So sue me, this isn't a single player. But last year showed that Texas was strong with Brown OR Bergeron at their best. The performance by Jeremy Hills in the spring was an indicator that maybe Texas won't be in as bad a spot as they were last year beyond Brown and Bergeron, but it would obviously be a much better situation if the Longhorns never had to find out. Texas coach Mack Brown said the first part to being a star is being healthy. And if either Brown or Bergeron can pull that off this year, they'll have a chance at 1,000 yards and the offense will roll.
2) David Ash, quarterback
Ash falls into this place for two reasons. First, it's important that one of the two quarterbacks seize the job. And second, once that player wins the job, he'll have to take care of the ball and direct the offense. The coaches can call it an even competition if they want, but three of the 15 practices were open, and at all three, Ash outplayed Case McCoy, often by a sizable margin. Texas has the running backs and the offensive line to get the job done on that side of the ball, but if the Longhorns are going to have a great season, they need the quarterback to hit the occasional deep ball to keep teams from loading up the box.
3) Donald Hawkins, left tackle
Hawkins looked the part this spring, but needs to carry that over into the fall. If Hawkins can hold down the left tackle spot, he upgrades no fewer than three spots on the offensive line. That may sound like a lot, but hear me out. Left tackle is obviously improved if Hawkins wins the job. Right tackle gets better because Josh Cochran moves from left tackle to right tackle. And Cochran's shift moves Trey Hopkins down to guard, his more natural position. That's three spots. Hawkins is big, strong and athletic, and could serve to give Texas a left tackle that can both protect the quarterback, or that the team can line up and run behind.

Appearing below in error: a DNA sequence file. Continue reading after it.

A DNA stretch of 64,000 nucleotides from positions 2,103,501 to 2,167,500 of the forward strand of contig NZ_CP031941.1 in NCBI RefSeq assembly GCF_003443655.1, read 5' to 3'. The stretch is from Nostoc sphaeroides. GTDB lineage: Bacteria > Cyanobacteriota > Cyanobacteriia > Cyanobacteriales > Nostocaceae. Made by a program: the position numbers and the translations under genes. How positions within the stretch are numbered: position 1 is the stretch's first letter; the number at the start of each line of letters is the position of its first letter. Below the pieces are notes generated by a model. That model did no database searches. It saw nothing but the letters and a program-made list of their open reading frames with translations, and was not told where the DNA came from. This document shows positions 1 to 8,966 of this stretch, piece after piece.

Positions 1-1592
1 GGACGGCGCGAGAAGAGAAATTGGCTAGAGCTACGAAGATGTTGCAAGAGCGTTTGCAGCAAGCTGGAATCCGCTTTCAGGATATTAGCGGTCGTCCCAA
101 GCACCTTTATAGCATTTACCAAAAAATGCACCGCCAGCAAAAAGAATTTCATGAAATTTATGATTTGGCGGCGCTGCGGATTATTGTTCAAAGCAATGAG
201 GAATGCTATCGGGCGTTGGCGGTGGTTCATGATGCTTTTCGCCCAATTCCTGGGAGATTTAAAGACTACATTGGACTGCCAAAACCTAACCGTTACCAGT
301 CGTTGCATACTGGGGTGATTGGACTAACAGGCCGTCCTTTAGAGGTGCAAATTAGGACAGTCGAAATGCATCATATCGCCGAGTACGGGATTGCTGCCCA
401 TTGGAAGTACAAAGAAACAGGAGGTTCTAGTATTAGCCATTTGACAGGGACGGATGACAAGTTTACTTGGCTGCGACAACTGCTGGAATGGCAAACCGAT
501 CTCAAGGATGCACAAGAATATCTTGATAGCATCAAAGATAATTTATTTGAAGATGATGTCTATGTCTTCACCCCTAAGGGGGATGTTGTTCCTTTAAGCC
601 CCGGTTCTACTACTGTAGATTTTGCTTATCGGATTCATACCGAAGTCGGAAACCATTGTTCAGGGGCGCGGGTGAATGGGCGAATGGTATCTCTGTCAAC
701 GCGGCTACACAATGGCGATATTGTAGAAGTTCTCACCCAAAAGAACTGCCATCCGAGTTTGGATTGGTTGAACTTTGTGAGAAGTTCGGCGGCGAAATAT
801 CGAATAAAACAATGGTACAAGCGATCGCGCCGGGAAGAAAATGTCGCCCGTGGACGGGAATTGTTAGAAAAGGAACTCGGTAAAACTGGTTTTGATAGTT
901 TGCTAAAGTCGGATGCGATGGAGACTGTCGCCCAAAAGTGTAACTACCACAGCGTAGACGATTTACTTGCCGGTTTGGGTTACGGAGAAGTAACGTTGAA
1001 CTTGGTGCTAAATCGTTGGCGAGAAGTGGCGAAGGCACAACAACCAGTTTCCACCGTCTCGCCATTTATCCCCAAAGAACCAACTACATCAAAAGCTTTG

4) Mike Davis, wide receiver
Marquise Goodwin is going to be able to get open deep because of the running game. Jaxon Shipley is going to get open because, well, he's Jaxon Shipley and that's what he does. The one thing missing is a legitimate threat at the X receiver spot, effectively the No. 1 receiver in the Texas offense. Davis can certainly be that guy. He looked like that guy in the spring. But he'll need to do more than just show flashes. If Davis becomes an All-Big 12 receiver type, as he's capable of being, that ratchets this offense up another level.
5) M.J. McFarland, tight end
Texas practiced Luke Poehlmann exclusively on the offensive line this spring, because the Longhorns wanted to cultivate an actual tight end capable of serving the same blocking role. Could McFarland be that player? He certainly has the physical dimensions at 260 pounds, and in the spring game, he displayed plenty of (at times misplaced) aggression. If McFarland can play that role, Texas will be significantly better at the position, because McFarland is capable of testing defenses down the seams as a receiver as well, so the Longhorns wouldn't be tipping their hands.